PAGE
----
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High Density 7200RPM drive VS Velocirator VS SSD Drive

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December 5, 2008 2:28:17 PM

High Density 7200RPM drive VS Velocirator VS SSD Drive

I keep hearing contradicting information on which one of these are really the faster ones for read and write and over all performance.

Whats is your take on this?
December 5, 2008 2:41:51 PM

the velociraptor is the overall best performer per $. high density drives tend to have a larger though put, but slower latencys and seek times. SSDs have near no latency and have fastest through put, but cost a platinum coated highly polished penny
December 5, 2008 3:09:03 PM

SSD if you are really lookng for speed.

I just bought 4x OCZ core 32g and run them in raid 0.

http://www.tomshardware.com/forum/247646-32-core-ssds#t...


I get 507MB/s average now after some tweaks from ozc forums.

All my apps open instantaneous now. ATI CCC used to take a while to open, now it is instant. All office Apps open as soon as you click. Everything I have tried is instant.
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December 5, 2008 5:31:03 PM

Does anyone know how the read / write MB/s is compared to the SSD's?

I think velciraptor is like 95/MB s?

and SSD about 175b MB/s?

So doesnt this make the SSD by far better?

I think these numbers are off!!!
December 5, 2008 5:35:23 PM

Found this:
If the performance hasn't sold you maybe the doubled capacity of the VelociRaptor has. The new 300GB capacity will be a welcomed addition to those wanting more space and needing an upgrade. It would have been nice to see ever larger capacities, but Raptor users have becomed used to giving up space for extra performance. The other highlight of the drive is the move away from the standard 3.5" form factor to the new 2.5" HDA design that the VelociRaptor uses. Obviously this small form factor with smaller platters means that Western Digital has some serious density going on, which in turn helped performance. The small form factor also allowed for better cooling possibilites thanks to the WD IcePAK. Down the road when chassis designers come out with 2.5" hard drive mounts it should be get really interesting.

Right now the Western Digital VelociRaptor 300GB drive is only available in several Alienware Computer systems. The WD VelociRaptor will be made available to the channel in mid-May if everything works out the way WD is planning. When it comes to cost the MSRP is set at $299. This might seem a bit high to some people, but keep in mind the 150GB Raptor WD1500 is selling for $143 plus shipping still two years after it was launched. Both drives are right about $1 per GB and the price versus performance winner is clearly the VelociRaptor!

But I see a 30GB SSD by Patriot being sold by FRY's that says that it gets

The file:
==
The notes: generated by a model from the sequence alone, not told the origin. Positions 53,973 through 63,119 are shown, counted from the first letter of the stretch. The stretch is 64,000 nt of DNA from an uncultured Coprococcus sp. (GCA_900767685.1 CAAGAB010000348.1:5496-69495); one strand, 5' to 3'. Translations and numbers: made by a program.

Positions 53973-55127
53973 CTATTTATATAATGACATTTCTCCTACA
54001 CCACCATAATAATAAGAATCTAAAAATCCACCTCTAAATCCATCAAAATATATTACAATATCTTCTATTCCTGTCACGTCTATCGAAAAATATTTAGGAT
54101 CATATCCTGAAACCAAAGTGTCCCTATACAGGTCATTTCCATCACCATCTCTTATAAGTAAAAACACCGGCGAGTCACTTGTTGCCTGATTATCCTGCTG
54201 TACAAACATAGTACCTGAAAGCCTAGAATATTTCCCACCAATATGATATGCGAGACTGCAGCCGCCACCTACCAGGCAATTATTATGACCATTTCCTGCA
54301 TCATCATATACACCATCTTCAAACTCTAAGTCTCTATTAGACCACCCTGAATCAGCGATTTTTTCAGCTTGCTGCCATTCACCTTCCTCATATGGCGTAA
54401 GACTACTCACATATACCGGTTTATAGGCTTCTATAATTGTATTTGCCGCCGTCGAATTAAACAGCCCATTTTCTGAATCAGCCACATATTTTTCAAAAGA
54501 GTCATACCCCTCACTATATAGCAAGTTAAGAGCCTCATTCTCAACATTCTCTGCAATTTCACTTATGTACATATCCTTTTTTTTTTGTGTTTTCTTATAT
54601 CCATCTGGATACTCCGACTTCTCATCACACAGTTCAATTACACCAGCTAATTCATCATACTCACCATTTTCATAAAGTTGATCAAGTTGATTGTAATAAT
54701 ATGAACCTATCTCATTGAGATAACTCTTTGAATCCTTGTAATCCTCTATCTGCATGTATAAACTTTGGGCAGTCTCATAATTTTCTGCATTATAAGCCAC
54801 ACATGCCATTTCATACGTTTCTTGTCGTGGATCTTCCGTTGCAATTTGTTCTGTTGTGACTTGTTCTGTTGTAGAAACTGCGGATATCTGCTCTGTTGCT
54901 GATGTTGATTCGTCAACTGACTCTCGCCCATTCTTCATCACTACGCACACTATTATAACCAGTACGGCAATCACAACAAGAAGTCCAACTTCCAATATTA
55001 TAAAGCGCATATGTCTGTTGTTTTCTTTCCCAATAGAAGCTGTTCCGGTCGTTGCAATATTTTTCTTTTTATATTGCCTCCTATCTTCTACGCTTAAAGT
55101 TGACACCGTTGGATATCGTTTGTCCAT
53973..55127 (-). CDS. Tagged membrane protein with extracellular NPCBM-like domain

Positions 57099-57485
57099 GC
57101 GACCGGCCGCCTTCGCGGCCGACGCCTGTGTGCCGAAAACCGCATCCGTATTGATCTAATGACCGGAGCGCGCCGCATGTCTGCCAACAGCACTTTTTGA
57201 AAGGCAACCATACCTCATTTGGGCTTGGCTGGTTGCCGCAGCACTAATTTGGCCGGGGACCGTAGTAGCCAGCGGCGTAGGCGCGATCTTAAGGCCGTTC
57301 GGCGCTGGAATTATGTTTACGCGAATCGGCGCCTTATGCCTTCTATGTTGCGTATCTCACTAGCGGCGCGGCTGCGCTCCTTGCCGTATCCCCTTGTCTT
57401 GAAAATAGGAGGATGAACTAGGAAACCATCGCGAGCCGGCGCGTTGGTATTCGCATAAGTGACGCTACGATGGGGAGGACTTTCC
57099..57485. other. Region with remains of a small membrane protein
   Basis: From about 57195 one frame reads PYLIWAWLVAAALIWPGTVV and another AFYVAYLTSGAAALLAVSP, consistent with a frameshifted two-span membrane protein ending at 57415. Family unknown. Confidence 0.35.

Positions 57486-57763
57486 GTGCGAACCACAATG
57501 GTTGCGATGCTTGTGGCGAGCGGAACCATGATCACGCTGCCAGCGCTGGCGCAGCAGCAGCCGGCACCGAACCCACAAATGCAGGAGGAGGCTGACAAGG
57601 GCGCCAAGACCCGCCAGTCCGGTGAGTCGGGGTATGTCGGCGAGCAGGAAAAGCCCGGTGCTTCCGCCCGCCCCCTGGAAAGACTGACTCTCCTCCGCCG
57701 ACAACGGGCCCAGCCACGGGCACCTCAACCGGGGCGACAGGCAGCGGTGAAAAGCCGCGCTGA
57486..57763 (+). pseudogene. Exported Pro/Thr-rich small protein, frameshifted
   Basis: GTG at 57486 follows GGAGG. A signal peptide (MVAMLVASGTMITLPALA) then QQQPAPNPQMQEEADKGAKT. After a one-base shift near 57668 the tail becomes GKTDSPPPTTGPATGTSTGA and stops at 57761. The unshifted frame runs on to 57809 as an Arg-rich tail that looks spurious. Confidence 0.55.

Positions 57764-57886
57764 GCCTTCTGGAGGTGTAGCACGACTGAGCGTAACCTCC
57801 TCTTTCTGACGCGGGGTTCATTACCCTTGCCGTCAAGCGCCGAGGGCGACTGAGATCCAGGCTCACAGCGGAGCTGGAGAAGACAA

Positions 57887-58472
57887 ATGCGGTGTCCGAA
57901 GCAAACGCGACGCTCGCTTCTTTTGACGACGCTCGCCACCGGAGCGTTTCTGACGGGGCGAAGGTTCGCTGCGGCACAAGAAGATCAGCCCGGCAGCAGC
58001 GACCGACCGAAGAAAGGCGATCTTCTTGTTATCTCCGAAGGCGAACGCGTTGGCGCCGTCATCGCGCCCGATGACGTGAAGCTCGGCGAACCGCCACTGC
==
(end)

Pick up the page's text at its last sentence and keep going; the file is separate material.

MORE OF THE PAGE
Sequential Read: 175 MB/s
And
Sequential Write: 100 MB/s

Whats up with all these numbers......they mention so many and name them differently. It makes it confusing.

So hands down who is the true winner here the SSD or the Velociraptor?

December 5, 2008 5:43:49 PM

SSD.

Where have you been. The Velociraptor has been available to everyone for a long time.
a b G Storage
December 5, 2008 5:58:31 PM

The Velociraptor is down to around $220 for 300GB on Newegg right now, and it's what I would go for. Of course, I use a lot of storage, so SSDs aren't as much of an option for me. If you don't need more than a relatively small amount of space, go SSD.
December 5, 2008 6:01:56 PM

I like the ssd for os/apps and storage is cheap as hell no matter how much you need.
December 5, 2008 6:11:13 PM

If you are looking to sell: Your first born, 1 Arm, 1 Leg, and only have a very limited amount of space. Get an SSD.

However the 300GB Velociraptor is affordable, has much more space available, and you really won't notice 1/2 a second slower load times from SSD's.

High density 7200's are what I use for storage (Tear, and 750's are cheap as dirt now).
December 5, 2008 6:11:31 PM

From personal experience, here is my take.

For SSDs that use MLC storage, RAID-0 would help greatly. Putting them in RAID-0 resolves some of the write issues they have, especially with multiple files writing to the drive at one time.

For SSDs that use SLC storage, RAID-0 is not needed at all. I have 3 Samsung 64GB in my desktop and I was curious to that same question about RAID-0. I ran a benchmark with one drive and compared it to the benchmark with two of them in RAID-0. Much to my surprise, the SLC drives in RAID-0 did not improve at all. The performance was right on par with a single drive, even after multiple tests.

Putting a SLC SSD next to a Velociraptor, the SSD wins...hands down.
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